Toledo Bend crappie chase

(Photo courtesy Fred Hebert)

Spring brings on the race to fill livewells with Toledo Bend crappie

Spring is filled with Louisiana anglers in pursuit of a well-known fish referred to by three different names.

Some refer to it as crappie, white perch, or sac-a-lait. No matter what name you prefer, the spring spawn calls many anglers to chase this incredibly popular freshwater fish. And a livewell full of crappie means some good eating back on the shore.

Toledo Bend Reservoir is a nationally known hot spot for bass anglers around the country; however, it is equally as popular among crappie anglers. Tater Reynolds has been fishing Toledo Bend his entire life, and he is an incredibly accomplished crappie fisherman as well as competitive bass fisherman. Reynolds has fished in 22 competitive events, and has 11 Top 10 finishes and two career wins according to Major League Fishing. But he tries not to let that mess up his crappie fishing.

This slab swallowed Capt. Tater Reynolds’ favorite jig setup in a hurry. (Photo courtesy Capt. Tater Reynolds)

His father, George Jeane, shared his knowledge of being raised on Toledo Bend with his son, especially in regard to chasing crappie. George is an established bass fisherman as well and has a total of 96 events listed on the Major League Fishing data base with 17 Top 10’s and four wins.

The duo make up Jeane Tackle Guide Service at Toledo Bend.

Reynolds noted that Toledo Bend crappie begin the spawn process as early as late January; however, typically about mid-February to late March is the primary window for the spawn. And that means make your plans now. The main contributing factor for the spawn is water temperature in the 54 to 64 degree range.

Grass coming back

One Toledo slab is fun, two is better… and four makes a whole handful. (Photo courtesy Capt. Tater Reynolds)

Reynolds made one important observation that has had a great impact on spawn fishing at Toledo Bend.

In 2016 there was plenty of hydrilla that surrounded the shallow breeding areas for crappie; however, a huge kill off of grass removed much of a key staging area for pre-spawn and post-spawn crappie. Reynolds explained that there has been a return of some of the hydrilla grass in recent years and he hopes that trend will continue into 2024.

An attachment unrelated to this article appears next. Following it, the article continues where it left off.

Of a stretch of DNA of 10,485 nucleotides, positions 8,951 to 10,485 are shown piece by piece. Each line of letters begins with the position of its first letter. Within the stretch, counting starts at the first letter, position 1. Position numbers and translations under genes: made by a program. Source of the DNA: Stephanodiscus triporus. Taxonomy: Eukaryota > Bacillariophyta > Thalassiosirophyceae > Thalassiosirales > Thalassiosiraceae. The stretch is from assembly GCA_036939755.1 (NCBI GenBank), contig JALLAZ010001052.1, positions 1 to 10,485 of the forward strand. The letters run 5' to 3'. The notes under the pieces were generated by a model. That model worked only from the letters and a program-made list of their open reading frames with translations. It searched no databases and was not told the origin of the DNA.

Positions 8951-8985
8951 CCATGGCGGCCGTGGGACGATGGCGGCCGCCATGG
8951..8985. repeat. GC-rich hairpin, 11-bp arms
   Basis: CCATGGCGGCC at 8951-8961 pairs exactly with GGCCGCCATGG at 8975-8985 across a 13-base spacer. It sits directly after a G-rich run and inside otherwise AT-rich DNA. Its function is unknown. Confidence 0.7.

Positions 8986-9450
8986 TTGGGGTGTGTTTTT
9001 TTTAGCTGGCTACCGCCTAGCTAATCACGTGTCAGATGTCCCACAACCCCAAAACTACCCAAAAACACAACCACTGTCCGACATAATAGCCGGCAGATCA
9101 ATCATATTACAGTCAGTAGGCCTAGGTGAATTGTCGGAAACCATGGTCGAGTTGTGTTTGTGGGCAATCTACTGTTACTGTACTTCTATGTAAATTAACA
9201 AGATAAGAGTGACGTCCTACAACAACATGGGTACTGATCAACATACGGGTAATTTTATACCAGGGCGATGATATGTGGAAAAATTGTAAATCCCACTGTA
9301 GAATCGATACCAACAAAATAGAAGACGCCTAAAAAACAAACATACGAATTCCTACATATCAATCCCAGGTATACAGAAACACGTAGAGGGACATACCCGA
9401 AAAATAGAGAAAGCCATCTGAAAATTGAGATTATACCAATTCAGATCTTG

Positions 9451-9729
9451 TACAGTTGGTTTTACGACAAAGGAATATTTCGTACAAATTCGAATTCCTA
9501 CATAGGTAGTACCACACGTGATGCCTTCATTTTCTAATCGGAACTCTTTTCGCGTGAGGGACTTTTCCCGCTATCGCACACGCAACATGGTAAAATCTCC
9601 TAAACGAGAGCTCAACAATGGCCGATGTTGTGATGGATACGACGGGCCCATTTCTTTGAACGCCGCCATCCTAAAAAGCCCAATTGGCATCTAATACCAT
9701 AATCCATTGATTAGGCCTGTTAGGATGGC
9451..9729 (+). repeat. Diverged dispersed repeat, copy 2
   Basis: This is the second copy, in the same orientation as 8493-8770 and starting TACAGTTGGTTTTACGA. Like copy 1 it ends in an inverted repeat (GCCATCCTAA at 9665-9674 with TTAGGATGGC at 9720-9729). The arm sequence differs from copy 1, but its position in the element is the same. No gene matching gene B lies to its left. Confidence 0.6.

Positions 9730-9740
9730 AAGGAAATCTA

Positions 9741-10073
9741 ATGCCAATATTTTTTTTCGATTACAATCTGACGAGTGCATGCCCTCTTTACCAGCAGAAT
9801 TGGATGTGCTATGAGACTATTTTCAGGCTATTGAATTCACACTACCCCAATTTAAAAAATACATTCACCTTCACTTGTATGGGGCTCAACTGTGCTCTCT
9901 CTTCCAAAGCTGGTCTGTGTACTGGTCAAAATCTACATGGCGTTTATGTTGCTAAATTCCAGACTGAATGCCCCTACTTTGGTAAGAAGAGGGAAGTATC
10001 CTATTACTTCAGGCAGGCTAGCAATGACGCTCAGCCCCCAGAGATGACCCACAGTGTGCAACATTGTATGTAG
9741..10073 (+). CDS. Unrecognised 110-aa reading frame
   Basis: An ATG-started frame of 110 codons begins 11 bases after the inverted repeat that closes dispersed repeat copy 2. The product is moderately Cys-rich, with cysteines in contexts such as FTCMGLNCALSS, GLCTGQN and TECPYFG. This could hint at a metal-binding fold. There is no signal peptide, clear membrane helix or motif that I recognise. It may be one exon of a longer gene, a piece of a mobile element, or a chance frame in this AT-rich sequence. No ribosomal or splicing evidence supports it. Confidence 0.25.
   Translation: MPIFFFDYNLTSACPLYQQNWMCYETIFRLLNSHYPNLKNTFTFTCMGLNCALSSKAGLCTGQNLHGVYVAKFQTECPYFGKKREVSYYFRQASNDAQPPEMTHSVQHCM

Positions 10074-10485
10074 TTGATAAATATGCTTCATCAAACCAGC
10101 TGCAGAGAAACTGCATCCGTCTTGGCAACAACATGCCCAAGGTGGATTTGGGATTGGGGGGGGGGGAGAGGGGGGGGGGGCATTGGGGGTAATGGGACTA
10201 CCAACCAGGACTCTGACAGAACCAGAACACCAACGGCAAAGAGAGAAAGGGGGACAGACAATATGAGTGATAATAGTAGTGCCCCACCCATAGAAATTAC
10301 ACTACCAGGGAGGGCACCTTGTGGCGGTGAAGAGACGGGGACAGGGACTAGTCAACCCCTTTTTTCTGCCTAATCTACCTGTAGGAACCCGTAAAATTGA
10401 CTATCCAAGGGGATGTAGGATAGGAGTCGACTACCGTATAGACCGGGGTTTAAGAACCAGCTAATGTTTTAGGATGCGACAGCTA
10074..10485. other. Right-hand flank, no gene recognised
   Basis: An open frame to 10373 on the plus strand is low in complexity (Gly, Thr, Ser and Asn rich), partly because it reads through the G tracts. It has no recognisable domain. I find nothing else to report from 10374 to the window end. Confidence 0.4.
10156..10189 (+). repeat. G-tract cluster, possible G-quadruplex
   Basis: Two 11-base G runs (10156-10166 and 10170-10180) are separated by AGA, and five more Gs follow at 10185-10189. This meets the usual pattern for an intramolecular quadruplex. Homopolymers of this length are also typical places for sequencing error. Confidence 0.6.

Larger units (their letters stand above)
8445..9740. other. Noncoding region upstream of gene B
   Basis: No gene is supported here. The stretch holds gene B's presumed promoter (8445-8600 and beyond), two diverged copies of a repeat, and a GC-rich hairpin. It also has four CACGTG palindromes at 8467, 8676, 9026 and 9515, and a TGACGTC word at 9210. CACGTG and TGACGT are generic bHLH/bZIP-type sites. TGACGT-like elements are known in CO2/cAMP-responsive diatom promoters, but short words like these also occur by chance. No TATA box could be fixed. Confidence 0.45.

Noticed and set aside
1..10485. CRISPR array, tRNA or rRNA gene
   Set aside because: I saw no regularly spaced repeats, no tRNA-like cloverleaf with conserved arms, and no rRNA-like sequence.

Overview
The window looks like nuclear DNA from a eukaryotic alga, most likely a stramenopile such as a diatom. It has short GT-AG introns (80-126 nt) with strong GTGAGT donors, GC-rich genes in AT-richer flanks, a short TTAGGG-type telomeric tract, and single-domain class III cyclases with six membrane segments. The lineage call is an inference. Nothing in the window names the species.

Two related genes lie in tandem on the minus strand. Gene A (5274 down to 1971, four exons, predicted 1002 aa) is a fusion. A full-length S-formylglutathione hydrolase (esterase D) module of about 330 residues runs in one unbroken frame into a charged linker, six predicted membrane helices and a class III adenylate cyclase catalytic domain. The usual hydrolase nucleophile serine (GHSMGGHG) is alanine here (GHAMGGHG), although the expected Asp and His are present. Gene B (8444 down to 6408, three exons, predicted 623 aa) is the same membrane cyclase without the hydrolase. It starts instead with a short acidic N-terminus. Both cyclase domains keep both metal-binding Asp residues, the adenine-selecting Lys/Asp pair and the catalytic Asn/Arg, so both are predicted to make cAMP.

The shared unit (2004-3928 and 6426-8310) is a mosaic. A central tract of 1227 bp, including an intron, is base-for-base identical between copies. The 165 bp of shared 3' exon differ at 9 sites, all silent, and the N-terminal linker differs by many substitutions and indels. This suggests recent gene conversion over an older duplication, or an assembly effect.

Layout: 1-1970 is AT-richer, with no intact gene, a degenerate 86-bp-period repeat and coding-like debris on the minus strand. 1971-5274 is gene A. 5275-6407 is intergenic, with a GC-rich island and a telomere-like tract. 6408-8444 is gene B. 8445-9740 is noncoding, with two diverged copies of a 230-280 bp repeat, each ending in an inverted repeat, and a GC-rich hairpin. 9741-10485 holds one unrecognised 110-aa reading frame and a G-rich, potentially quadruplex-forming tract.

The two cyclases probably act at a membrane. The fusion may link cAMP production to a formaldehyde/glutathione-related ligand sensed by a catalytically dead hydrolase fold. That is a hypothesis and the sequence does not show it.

He uses a light action seven-foot rod with a light action spinning reel. He rigs the reel with 10-pound test braided line and a six-to-eight-pound test fluorocarbon leader about 20 feet long. Reynolds believes this gives him the sensitivity and castability as well as preventing the monofilament line memory that can occur and cause problems.

He uses a variation of baits but can narrow it down to the most effective being a Roadrunner in chartreuse or pink and a 1/32 weight jig head with the Kalins Triple Threat grub in the two inch size. The most productive colors are Bleeding Tennessee Shad and Arkansas Shad. Live bait can also be effective in crappie fishing, but he prefers artificial bait because it is more convenient and, at times, more effective. He prefers to avoid having to stop and get bait, work to keep it alive and the time required to rebait after catching a fish.

Toledo Bend is loaded with one pound and better crappie, all the way up to slabs like this one caught by Capt. Reynolds. (Photos courtesy Capt. Tater Reynolds)